As women, we all have a decision to make when it comes to birth control. There are various options, from the oral pill to the implant to condoms to injections—but the one overarching worry I know my friends and I always have at the back of our minds when choosing contraception is how it will affect our mental health.
But now there's a new study to put us "at ease." Researchers at The Ohio State University Wexner Medical Center claim that there is no evidence to support a link between progestin-only hormonal birth control and depression. Brett Worly, MD, the lead author of the study, claims that "depression is a concern for a lot of women when they're starting hormonal contraception, particularly when they're using specific types that have progesterone. But based on our findings, this side effect shouldn't be a concern for most women, and they should feel comfortable knowing they're making a safe choice."
The investigation reviewed thousands of studies on the mental effects of contraceptives, including the pill, the implant and the injection. They reviewed studies examining the effects of hormonal birth control on adolescents, women with a history of depression and postpartum women and concluded that there is insufficient evidence to prove a link between birth control and depression.
But in 2016 researchers at the University of Copenhagen studied the health records of more than a million Danish women aged between 15 and 34. They discovered that those on the combined pill (which combines artificial versions of the hormones estrogen and progesterone) were 23% more likely to be prescribed an antidepressant than those not on hormonal contraception. They also found that those on the progestin-only pill were 34% more likely to be prescribed antidepressants.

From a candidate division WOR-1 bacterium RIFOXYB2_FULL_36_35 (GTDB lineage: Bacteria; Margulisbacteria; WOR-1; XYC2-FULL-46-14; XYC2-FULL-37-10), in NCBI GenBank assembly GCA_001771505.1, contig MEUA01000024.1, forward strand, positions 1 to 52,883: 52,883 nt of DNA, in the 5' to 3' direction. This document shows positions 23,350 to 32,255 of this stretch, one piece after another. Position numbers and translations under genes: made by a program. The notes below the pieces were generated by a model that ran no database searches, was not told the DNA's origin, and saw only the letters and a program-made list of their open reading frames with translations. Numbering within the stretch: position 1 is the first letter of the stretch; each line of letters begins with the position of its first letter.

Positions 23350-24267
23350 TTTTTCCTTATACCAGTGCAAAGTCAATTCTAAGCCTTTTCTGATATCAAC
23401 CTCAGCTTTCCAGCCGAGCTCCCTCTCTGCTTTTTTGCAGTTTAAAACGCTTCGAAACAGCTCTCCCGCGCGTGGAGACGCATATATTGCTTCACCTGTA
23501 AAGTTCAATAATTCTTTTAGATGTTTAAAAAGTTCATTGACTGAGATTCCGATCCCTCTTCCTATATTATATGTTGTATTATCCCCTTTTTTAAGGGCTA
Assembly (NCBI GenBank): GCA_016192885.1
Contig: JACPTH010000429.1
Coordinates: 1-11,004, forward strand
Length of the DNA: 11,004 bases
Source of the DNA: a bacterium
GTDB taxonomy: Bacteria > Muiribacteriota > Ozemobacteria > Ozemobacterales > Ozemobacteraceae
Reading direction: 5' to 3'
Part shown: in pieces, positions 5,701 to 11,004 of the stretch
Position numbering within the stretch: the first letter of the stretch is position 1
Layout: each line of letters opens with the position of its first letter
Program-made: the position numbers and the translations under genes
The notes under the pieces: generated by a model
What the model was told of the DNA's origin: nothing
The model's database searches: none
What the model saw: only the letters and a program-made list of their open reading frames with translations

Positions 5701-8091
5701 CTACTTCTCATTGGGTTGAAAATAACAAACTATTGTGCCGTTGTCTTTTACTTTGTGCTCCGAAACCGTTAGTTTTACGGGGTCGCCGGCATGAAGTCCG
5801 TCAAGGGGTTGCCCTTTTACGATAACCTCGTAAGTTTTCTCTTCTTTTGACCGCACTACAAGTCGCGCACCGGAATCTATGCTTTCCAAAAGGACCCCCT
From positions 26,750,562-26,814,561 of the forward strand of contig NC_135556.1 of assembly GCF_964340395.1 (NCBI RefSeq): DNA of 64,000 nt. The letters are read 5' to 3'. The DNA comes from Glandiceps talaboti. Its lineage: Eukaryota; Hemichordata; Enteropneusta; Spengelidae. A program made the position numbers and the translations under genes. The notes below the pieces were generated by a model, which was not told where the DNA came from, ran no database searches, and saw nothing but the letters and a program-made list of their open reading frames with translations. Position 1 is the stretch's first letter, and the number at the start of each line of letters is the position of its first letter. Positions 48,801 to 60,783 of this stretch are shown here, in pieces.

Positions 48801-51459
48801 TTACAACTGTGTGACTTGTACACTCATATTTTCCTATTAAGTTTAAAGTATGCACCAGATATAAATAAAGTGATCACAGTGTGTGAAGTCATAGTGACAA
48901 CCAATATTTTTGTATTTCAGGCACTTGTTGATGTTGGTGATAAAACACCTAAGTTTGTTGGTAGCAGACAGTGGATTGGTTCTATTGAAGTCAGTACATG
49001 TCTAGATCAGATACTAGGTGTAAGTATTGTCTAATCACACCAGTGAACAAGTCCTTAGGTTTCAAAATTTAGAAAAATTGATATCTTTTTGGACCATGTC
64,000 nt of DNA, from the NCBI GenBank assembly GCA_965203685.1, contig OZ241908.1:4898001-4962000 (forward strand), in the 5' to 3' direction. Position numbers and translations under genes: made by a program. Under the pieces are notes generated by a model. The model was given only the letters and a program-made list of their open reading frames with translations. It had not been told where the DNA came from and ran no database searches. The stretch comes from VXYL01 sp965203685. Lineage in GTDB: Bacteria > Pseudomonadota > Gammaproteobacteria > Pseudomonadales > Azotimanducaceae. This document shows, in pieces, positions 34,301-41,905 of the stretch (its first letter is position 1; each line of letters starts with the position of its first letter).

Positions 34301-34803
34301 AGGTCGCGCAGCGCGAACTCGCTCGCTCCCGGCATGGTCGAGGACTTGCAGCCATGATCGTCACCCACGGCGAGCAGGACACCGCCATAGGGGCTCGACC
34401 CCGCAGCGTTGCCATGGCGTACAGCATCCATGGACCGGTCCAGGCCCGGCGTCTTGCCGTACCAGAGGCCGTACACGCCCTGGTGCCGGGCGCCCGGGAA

So something about this new research just doesn't add up to me.
I've been in a relationship for five and a half years, and during that time I've only been on the pill for the last three months (purely because my skin is having a major freak out and my doctor recommended it). Why I haven't chosen a more "responsible" approach to contraception? Well, for my mental health.
I was on Microgynon between the ages of 16 and 19 and felt fine. Everything was peachy, and I didn't experience any pressing side effects. Switch to 2009 and I changed pills. Microgynon had started to make me break out (or so I thought), so my doctor suggested I tried Yasmin.
Yasmin and I did not get on, and I spent the next year with severe anxiety one minute and rage the next, unable to understand what was happening to my mind or my body. I'd never felt so self-conscious and had no clue at the time that the pill played a huge part in this. It wasn't until I stopped taking it all together that I felt like me again. Clearer, brighter and without extreme mood swings. I hadn't touched hormonal contraception since, until about three months ago when I started taking a combined pill again for my skin. I lasted about three weeks before my mind was all over the shop once more. But still, I'm told by Worly that he was unable to find a link between this pill and depression? It's also worth noting that while this new study looks into the link between progestin-only hormonal birth control, Worly has previously looked into the link between the combined pill and depression and claims to have found no link.